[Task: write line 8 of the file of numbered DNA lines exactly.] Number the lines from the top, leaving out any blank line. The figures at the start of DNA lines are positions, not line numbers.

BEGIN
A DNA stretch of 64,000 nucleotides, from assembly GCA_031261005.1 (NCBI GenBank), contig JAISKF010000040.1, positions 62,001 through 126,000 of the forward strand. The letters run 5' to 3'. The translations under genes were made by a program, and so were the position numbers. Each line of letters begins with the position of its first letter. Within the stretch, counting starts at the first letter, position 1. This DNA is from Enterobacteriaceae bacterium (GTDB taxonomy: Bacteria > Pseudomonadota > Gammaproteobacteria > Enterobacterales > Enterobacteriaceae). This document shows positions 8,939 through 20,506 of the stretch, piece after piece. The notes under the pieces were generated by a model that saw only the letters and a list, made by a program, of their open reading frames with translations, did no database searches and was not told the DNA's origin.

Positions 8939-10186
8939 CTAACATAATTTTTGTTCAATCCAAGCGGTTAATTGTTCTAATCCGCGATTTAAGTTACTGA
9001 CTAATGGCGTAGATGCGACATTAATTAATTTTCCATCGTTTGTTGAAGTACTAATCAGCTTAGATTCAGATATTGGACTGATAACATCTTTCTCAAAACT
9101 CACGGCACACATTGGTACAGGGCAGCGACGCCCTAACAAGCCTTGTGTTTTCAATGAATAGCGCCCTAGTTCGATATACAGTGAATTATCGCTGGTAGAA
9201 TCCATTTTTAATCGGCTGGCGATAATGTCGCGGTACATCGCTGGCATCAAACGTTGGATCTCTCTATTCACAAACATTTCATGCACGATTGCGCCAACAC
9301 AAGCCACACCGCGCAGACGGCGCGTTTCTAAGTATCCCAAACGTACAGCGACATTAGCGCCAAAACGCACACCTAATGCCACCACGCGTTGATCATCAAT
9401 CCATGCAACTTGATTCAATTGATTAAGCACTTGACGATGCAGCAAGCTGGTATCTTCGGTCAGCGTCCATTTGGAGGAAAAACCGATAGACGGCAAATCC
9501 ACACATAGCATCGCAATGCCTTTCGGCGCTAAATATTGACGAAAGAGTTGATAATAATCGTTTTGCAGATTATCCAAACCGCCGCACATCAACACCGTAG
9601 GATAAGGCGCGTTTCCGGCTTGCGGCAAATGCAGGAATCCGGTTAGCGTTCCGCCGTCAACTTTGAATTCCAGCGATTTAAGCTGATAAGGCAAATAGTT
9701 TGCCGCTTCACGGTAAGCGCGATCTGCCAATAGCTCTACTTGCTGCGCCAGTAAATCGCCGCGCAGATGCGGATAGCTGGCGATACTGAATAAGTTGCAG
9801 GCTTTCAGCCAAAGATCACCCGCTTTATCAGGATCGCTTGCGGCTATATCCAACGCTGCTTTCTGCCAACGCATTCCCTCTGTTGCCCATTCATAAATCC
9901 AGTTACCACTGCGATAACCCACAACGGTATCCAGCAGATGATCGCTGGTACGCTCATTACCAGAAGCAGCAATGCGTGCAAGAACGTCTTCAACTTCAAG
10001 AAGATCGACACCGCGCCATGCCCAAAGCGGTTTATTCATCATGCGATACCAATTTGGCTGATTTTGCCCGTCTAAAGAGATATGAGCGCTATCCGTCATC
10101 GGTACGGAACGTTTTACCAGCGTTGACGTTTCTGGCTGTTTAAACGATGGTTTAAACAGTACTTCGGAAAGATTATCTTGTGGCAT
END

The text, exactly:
9401 CCATGCAACTTGATTCAATTGATTAAGCACTTGACGATGCAGCAAGCTGGTATCTTCGGTCAGCGTCCATTTGGAGGAAAAACCGATAGACGGCAAATCC